Roman Abramovich
Roman AbramovichReuters

Russian-Israeli billionaire Roman Abramovich’s acquisition of Portuguese citizenship under a 2015 law that repatriates descendants of Sephardic Jews expelled during the Inquisition has reignited debate about the piece of legislation.

Abramovich, a businessman and the prominent owner of the popular Chelsea soccer club in London, applied for citizenship by claiming an affiliation with the Jewish Community of Porto, the Israeli news site Ynet reported last week.

Unconfirmed reports have claimed that some of Abramovich’s family that today live in Belarus have Sephardic roots.

Eastern Europe had formerly been the home of many thousands of Jews with Sephardic ancestry. Sephardic immigrants in 1588 founded the Jewish community of Zamosc in eastern Poland, among other places. But Abramovich’s use of the law prompted unusual scrutiny and criticism in Portugal, which is a member of the European Union and whose citizens may reside anywhere they choose within the bloc.

Portuguese radio station TSF aired and published a statement on Tuesday by the investigative journalist Daniel Oliveira, in which he accused the Jewish Community of Porto of turning “a just law into a ‘golden visa’ by hitching a ride on our crimes from the past.”

Oliveira suggested that the ties between the Jewish Community of Porto and Abramovich are “not clear,” and said he believes that the Porto communal organization is less reliable in vetting applications than the Jewish Community of Lisbon group.

AbrilAbril, a left-leaning Portuguese news site, published an editorial on Tuesday calling for the citizenship law to be revised, and suggesting that Abramovich and other recipients of the Portuguese nationality under the law are using their influence to keep it unchanged.

The Jewish Community of Porto wrote in a statement that Abramovich has donated 250,000 euros, or about $283,000, to its various projects to date but emphasized that this had no effect or connection to his application, which it confirmed it had handled. The Lisbon Jewish community has had data on Abramovich’s ancestors for years, the Porto group added. It also dismissed claims that Abramovich’s naturalization was divergent in any way from the 2015 law and its procedures.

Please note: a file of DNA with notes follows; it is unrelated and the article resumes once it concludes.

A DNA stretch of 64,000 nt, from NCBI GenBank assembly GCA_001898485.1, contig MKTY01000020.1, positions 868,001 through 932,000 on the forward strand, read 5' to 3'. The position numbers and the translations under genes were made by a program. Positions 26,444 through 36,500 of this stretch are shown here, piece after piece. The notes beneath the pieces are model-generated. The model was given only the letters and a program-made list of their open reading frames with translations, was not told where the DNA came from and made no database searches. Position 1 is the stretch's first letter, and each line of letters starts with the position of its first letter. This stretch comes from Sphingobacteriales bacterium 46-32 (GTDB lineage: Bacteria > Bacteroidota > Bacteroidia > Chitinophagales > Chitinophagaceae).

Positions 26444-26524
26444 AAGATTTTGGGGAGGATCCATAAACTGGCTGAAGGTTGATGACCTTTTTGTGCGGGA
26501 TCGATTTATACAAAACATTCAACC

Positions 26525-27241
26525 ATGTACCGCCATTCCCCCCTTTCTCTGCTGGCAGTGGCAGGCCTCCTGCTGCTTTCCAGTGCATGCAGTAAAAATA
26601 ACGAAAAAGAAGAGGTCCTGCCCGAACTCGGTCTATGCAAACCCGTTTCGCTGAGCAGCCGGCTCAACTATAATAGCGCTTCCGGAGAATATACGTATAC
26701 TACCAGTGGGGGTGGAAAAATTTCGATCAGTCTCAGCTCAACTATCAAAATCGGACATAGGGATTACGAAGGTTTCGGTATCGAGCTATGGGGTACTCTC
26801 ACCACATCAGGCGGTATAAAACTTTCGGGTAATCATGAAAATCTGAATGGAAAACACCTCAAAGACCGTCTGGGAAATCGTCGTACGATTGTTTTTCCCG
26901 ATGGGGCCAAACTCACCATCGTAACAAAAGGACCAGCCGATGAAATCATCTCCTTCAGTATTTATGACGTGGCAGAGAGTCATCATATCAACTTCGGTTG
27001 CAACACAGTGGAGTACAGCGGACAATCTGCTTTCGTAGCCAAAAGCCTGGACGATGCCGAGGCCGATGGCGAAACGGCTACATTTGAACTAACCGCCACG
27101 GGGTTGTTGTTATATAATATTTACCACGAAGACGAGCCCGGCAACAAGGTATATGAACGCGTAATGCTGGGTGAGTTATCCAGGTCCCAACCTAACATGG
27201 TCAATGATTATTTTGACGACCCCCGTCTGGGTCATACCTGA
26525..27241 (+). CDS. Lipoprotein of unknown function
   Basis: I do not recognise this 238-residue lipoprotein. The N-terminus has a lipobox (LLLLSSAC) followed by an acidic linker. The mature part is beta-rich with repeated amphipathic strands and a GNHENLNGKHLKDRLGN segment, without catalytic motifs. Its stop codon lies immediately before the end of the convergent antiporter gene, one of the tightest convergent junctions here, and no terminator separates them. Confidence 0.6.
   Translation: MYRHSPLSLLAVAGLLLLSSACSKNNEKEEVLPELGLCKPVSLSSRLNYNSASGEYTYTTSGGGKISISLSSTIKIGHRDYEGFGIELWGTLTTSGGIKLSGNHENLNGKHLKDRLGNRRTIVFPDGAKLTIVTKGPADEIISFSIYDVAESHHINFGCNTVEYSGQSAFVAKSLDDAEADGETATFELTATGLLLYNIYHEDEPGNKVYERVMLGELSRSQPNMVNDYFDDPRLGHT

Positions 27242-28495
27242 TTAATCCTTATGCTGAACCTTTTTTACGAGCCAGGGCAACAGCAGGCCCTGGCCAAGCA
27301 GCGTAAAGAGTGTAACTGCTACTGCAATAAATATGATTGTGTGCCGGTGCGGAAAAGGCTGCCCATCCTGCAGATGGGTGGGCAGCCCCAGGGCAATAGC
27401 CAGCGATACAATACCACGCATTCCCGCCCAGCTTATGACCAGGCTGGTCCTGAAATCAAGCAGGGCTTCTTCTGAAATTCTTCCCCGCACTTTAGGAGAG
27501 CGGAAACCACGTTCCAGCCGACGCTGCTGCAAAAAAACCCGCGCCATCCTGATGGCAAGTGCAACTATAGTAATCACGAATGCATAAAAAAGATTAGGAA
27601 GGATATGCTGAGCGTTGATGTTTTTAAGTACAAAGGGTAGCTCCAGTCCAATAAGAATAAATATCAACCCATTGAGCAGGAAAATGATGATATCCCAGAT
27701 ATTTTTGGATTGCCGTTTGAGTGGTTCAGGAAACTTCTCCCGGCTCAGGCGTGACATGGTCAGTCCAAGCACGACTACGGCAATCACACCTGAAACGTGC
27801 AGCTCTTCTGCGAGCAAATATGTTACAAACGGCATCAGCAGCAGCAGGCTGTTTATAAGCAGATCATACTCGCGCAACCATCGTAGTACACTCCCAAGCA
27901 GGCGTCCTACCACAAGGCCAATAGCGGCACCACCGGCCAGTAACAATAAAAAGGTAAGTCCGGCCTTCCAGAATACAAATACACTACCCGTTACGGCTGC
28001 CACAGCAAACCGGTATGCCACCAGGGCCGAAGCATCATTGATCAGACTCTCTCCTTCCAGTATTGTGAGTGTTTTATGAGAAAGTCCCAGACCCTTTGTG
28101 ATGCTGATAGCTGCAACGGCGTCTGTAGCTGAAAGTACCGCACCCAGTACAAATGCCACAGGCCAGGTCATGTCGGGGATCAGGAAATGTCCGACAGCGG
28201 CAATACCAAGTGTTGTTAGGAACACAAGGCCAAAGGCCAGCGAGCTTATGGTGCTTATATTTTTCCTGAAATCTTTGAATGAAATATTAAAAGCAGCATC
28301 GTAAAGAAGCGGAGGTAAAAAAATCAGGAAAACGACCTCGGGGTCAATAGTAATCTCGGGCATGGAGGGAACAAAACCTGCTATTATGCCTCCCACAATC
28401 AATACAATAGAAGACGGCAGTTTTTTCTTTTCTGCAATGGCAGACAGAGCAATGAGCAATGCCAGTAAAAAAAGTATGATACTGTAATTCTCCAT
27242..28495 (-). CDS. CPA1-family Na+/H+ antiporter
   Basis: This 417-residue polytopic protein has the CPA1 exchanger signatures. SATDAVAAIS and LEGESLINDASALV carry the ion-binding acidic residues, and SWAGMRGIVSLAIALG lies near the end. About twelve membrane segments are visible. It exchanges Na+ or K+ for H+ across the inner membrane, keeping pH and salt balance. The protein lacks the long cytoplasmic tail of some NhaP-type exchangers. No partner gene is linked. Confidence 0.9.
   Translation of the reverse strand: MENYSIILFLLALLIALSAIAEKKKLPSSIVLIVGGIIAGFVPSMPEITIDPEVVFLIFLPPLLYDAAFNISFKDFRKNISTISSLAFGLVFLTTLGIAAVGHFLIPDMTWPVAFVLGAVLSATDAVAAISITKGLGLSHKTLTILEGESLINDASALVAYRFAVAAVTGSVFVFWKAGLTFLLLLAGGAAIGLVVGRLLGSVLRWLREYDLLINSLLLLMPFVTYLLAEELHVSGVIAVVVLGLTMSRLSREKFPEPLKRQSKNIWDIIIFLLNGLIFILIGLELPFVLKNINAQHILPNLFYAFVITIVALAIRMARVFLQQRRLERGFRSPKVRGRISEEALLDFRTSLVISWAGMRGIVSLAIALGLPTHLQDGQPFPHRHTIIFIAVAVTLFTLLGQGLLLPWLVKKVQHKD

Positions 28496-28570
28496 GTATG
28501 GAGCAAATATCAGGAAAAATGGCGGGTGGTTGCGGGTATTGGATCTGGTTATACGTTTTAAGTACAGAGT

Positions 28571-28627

The Porto organization told the Jewish Telegraphic Agency that it is now witnessing “an antisemitic wave” on social media following the debate about Abramovich.

A spokesperson working with Abramovich did not immediately respond to requests for comment.

Last year, Portugal’s ruling Socialist party withdrew plans to limit the law amid criticism by local Jewish groups that claimed that the proposed changes were partly motivated by antisemitism. The European Jewish Congress also vocally opposed the changes.

The government has entrusted the two communal organizations in Lisbon and Porto with vetting the authenticity of citizenship applications, for which they charge hundreds of dollars in processing fees. A third community in Belmonte is attempting to also gain vetting status.

Portugal’s foreign minister, Augusto Santos Silva, said on Wednesday that Abramovich’s naturalization “was done according to the law” and called criticism of it “unjustified.”

Data from last year shows that at least 76,000 people have applied for a Portuguese passport through the law and 23,000 of them have been approved. Spain also has passed similar legislation.

The new passport for Abramovich, who has been an ally of Russia’s authoritarian president Vladimir Putin, also drew criticism from Russia’s main opposition movement leader.

Alexey Navalny, a nationalist populist who has accused the Putin regime of corruption and who is in jail on corruption charges that are widely seen as fake, tweeted about Abramovich. He called Abramovich “Putin’s wallet” and accused Abramovich of bribing Portuguese officials with “suitcases with money” to give him a foothold in an E.U. member state.